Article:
Disasters and Emergencies
In the last decade, more than 2.6 billion people have been affected by natural phenomena such as earthquakes, tsunamis, landslides, cyclones, heat waves, floods, or severe cold weather. These disasters lead to mass casualty (e.g., blunt trauma, crush-related injuries, drowning) that can overwhelm local medical resources and prevent them from delivering comprehensive and definitive medical care.
The WHO EESC program, together with its partners, has worked towards disaster preparedness and response by creating the WHO Disaster Management Guidelines: Emergency Surgical Care in Disaster Situations, a comprehensive manual that details management of common injuries encountered in disaster situations.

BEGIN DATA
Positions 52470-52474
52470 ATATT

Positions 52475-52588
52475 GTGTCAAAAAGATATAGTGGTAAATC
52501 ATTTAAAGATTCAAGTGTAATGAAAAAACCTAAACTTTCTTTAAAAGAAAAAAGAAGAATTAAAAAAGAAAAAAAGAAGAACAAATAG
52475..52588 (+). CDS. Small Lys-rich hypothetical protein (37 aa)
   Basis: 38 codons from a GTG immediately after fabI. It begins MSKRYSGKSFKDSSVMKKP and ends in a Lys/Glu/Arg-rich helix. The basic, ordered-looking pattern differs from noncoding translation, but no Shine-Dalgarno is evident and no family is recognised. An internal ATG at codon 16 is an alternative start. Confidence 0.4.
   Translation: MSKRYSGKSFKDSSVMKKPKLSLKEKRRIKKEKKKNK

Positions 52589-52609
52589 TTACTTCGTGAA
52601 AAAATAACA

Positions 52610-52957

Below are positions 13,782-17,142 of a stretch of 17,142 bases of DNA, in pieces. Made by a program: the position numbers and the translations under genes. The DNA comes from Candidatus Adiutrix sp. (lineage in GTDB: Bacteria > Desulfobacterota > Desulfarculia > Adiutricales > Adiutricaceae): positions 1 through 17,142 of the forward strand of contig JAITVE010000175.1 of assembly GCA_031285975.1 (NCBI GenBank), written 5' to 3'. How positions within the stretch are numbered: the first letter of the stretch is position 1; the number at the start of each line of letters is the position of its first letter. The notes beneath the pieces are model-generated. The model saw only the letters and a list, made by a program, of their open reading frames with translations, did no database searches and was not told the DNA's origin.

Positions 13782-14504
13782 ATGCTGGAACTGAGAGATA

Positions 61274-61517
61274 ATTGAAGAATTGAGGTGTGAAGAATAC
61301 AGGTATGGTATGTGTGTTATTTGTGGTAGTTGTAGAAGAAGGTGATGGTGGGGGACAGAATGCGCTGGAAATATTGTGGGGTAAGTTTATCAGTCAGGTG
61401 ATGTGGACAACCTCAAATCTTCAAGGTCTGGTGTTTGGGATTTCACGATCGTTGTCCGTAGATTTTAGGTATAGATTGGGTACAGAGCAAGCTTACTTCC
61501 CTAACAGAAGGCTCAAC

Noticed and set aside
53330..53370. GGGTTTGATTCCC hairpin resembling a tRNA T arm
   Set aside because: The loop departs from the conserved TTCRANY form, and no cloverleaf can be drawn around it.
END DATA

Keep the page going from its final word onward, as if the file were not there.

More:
Mass casualty management fact sheet
Disaster Management Guidelines: Emergency Surgical Care in Disaster Situations
WHO Mass Casualty Management Systems: Strategies and guidelines for building health sector capacity 2007
- Health Action in Crisis
The following materials relevant to a country's disaster situation should be taken from the IMEESC toolkit:
- Best practice protocols for Clinical Procedures Safety (disaster planning, trauma team responsibilities, hand hygiene, operating room, and anaesthesia check list, postoperative management, application of cast and splints, cardiac life support, airway management)
- Needs assessment
- Essential Emergency Equipment List
- Details of anaesthesia, gunshot and landmine injuries in chapters 13, 14, 17, 18, in SCDH